Is it ok to charge a battery with TP4056 while using it, if the current consumption of the load isn't higher than the charging current of TP4056? and if not why?


  • To have a 200mah Li-ion Battery (502025)
  • Charging it at 130mah (TP4056 + Rprog[10kohm])
  • While using it with a load which consums about 30-60 mah

(Extra question: how much 130mah of charging would effect the battery in the long term)


if you have any other idea on how i could charge that li-ion with 30% of its current while being able to use it at the same time i would be really happy to know about it, just please have in mind that i am kinda noob with electronics [...]

Thanks in Advance for any Help

(PS. i think i've read somewhere that TP4056 is not meant to be used as a load driver for some reason..)


1 Answer 1


The TP4056 offers a constant current for the majority of what it senses as charging cycle. So, that won't work: I doubt your application will be very happy about a lower voltage the more current it draws.

Instead, since the voltage at the input of TP4056 always needs to be higher than the voltage of the battery that's being charged, it's very easy: While there is an external source, you'd want to use that, and as soon as that disappears, you'd want to use power from the battery (which then also can't be charging anymore!).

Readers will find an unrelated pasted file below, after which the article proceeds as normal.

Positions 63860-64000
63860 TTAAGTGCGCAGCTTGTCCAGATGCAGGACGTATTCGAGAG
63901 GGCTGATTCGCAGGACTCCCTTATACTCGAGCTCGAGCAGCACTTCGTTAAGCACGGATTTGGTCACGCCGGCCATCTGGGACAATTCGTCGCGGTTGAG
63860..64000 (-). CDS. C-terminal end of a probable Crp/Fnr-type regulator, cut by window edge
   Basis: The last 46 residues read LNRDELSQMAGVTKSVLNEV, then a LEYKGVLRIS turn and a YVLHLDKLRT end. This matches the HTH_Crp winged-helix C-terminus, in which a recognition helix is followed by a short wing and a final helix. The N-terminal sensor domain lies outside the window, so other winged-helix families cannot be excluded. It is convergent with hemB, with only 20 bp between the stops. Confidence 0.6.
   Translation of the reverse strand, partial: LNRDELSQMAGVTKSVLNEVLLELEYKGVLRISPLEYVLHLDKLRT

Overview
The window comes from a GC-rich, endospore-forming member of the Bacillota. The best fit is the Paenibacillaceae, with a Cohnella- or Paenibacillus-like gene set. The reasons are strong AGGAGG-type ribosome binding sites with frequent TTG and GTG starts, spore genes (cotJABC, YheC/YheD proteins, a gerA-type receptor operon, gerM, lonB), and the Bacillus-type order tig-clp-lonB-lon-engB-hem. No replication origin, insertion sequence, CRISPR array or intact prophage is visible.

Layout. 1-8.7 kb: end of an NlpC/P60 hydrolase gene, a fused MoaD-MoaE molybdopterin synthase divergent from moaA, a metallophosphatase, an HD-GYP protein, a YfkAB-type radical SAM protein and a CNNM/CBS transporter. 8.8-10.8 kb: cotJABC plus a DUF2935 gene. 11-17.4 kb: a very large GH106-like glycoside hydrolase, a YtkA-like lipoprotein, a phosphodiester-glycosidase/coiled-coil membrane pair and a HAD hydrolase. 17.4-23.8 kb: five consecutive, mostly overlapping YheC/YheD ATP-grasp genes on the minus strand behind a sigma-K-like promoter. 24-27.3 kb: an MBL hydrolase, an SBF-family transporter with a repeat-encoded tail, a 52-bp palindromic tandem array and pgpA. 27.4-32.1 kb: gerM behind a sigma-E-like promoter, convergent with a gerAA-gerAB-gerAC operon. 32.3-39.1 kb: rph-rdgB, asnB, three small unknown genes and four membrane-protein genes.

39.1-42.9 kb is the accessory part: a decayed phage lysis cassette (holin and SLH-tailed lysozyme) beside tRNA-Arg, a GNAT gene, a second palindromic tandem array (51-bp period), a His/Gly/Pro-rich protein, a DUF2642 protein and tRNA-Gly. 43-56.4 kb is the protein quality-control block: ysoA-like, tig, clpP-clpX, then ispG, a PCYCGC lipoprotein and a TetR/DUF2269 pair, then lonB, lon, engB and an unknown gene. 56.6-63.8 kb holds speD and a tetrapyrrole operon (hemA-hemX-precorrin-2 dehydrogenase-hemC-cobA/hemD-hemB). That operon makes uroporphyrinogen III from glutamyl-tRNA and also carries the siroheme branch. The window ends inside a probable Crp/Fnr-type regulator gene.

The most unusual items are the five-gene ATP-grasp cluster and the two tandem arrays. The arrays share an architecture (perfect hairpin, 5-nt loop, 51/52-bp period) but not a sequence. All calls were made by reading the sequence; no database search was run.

So, simple and easy: connect your power consumer directly to the same positive voltage input that you connect your TP4056 to. Add a Schottky diode between the positive terminal of your battery and that point, too. If there's an external voltage, it's going to be higher than that of the battery, so that the diode is in reverse bias and blocks. If there's none external voltage, the diode becomes forward biased and conducts current out of your battery into your consumer.

It's often a good idea to also have another Schottky diode at the very power input, so that you're not accidentally discharging your battery into whatever is usually attached there.

  • \$\begingroup\$ Nice and simple, Thanks! \$\endgroup\$ Commented Sep 6, 2020 at 15:18

Your Answer

By clicking “Post Your Answer”, you agree to our terms of service and acknowledge you have read our privacy policy.

Not the answer you're looking for? Browse other questions tagged or ask your own question.